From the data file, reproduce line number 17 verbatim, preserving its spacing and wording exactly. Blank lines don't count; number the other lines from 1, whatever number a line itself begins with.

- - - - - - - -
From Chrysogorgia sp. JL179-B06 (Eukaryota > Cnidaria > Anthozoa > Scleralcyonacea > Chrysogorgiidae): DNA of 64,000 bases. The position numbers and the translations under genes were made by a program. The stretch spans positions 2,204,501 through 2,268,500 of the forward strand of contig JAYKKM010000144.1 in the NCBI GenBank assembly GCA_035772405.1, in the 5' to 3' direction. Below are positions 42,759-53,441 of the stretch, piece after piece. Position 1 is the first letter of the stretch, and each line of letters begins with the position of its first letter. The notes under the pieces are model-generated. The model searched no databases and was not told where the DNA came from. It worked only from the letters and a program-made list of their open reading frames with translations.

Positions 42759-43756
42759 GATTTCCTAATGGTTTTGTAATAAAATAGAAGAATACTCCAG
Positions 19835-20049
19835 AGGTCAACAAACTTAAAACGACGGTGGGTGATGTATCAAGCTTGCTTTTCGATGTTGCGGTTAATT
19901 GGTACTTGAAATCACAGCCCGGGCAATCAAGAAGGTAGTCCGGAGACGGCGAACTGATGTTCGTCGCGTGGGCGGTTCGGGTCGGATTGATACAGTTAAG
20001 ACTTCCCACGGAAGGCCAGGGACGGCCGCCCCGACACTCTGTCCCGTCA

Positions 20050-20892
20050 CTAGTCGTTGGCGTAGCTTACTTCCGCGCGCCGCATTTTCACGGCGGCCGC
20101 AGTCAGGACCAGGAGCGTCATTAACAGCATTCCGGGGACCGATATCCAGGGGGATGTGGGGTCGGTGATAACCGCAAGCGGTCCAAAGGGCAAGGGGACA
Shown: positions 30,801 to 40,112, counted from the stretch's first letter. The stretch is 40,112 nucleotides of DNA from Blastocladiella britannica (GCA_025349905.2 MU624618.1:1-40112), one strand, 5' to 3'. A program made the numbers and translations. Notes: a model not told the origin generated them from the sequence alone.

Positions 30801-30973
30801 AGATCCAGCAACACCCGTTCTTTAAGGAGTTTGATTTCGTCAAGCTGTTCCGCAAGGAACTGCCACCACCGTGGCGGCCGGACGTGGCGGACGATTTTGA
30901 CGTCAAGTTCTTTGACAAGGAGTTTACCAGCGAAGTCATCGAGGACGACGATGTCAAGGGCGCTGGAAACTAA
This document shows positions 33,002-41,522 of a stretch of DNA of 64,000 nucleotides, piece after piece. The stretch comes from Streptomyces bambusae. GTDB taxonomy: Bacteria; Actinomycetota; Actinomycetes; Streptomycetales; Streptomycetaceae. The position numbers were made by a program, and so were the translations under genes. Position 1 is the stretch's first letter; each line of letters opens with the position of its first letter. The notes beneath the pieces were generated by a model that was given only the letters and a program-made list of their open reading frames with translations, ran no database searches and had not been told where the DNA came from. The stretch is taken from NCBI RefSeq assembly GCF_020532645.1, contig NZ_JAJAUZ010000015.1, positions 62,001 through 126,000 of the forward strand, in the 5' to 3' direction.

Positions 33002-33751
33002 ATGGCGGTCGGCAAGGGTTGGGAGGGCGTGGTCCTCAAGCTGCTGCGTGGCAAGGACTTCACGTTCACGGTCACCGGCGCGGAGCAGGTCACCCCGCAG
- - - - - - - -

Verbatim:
33002 ATGGCGGTCGGCAAGGGTTGGGAGGGCGTGGTCCTCAAGCTGCTGCGTGGCAAGGACTTCACGTTCACGGTCACCGGCGCGGAGCAGGTCACCCCGCAG